Florence Pugh apologises for past cultural appropriation: ‘Black, Indian, Native American and Asian cultures are constantly used’
Actor Florence Pugh has apologised for the instances from her past when she participated in cultural appropriation.
Little Women star Florence Pugh has issued a detailed apology reflecting on her past actions of cultural appropriation, which include braiding hair into “corn rows” and getting henna tattoos. The 24-year-old actor’s three-page statement comes in the aftermath of the killing of George Floyd, and her comments noted that the last four weeks have been “huge” in terms of understanding and acknowledging white privilege.
Floyd, a 46-year-old African American man was killed by a white police officer in Minneapolis, Minnesota last month.
“The world is trying to make change and I’m learning a tidal wave of information that frankly, was always there but I was unaware of. I’ve tried my best to post, learn, pass what I’ve learnt on to others and of course, echo the voices of those who don’t have a platform to share their wisdom,” Pugh began.
The Oscar-nominated actor wrote that her past oversight was first brought to her attention by a fan calling her out for a photograph she posted of herself when she was 17. Pugh called the picture an example of “Rastafarian cultural appropriation”.
According to Oxford Learner’s Dictionary, the term ‘cultural appropriation’ refers to the act of copying or using the customs and traditions of a particular group or culture, by somebody from a more dominant group in society.
“I braided my hair and painted a beanie with the Jamaican flag colours and went to a friend’s house, proud of my Rastafarian creation. I then posted about it the next day with a caption that paraphrased the lyrics to Shaggy’s song ‘Boombastic’,” the actor said.
“I am ashamed of so many things in those few sentences,” Pugh admitted. It was “cruel” of her to forget about the photo, pointing out that for eight years she had “no idea how many were offended,” she added.
She said her white privilege allowed her “to get that far and not know”, adding she was initially “proud” of her braided hairstyle. Pugh shared another example from her childhood when she befriended an Indian woman who owned a shop in her native Oxford, England, fitted with fabrics, jewellery, henna and more.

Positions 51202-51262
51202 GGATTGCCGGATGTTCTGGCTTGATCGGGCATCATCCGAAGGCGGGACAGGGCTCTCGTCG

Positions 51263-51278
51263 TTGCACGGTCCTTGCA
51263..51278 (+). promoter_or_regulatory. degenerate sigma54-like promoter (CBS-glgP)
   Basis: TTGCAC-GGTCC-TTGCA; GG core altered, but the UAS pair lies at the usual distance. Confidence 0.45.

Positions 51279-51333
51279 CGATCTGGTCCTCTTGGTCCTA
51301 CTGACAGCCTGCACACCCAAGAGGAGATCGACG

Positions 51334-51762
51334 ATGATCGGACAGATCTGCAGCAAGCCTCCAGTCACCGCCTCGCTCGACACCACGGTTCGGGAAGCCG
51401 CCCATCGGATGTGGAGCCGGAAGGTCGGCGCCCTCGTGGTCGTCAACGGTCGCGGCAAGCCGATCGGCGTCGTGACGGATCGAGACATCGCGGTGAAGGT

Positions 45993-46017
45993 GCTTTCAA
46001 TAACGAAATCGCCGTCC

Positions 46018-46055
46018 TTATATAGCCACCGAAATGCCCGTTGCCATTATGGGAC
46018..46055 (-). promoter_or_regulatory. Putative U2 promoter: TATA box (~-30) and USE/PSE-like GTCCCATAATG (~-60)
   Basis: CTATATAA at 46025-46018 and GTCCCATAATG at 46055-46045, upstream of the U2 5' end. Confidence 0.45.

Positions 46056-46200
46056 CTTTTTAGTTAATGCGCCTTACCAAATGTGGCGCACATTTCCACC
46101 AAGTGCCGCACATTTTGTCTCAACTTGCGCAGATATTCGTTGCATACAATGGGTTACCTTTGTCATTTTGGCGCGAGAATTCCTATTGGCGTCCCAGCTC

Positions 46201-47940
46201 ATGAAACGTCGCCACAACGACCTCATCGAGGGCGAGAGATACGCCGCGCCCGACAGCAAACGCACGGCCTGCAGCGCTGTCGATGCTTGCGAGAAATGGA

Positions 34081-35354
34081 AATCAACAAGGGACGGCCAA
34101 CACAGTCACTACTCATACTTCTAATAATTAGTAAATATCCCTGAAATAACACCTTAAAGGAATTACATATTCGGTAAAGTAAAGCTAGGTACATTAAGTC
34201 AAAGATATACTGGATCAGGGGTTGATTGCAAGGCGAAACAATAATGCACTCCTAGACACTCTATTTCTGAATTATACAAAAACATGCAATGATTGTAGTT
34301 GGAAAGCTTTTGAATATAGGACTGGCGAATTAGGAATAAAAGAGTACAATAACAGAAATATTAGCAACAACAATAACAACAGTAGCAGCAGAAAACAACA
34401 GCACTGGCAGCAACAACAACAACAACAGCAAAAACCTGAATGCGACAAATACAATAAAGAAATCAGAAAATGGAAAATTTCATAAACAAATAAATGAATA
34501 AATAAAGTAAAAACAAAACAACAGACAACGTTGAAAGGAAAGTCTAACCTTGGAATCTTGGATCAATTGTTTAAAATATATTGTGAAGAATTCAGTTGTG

She said the owner was “excited” to share her culture with her and the actor was equally on board to learn. “There wasn’t a summer where I didn’t henna my hands, feet, my family’s hands and feet - I was obsessed.” But henna soon became a trend, with major makeup brands profiting off of their own versions of henna sets. No one cared about the origin, a culture was being “abused for profit”, she said, adding that she felt embarrassed and sad for somehow being party to it.
“And here’s the problem: I actually wasn’t being respectful in how I was using it. I wore this culture on my terms only, to parties, at dinner. I too was disrespecting the beauty of the religion that had been taught to me those years ago,” she continued.
Pugh said she is “truly sorry” to all those who were offended by her in the past and present.
“Black, Indian, Native American and Asian cultures and religions are constantly used and abused every new shopping season. It’s not wrong to appreciate the beauty of a culture but rebranding them for the sake of a fashion trend and a dollar most certainly is...
“Stupid doesn’t even cut it. I was uneducated. I was unread... I cannot dismiss the actions I bought into years ago, but I believe that we who were blind to such things must acknowledge them and recognize them as our faults, our ignorance and our white privilege and I apologize profusely that it took this long.”
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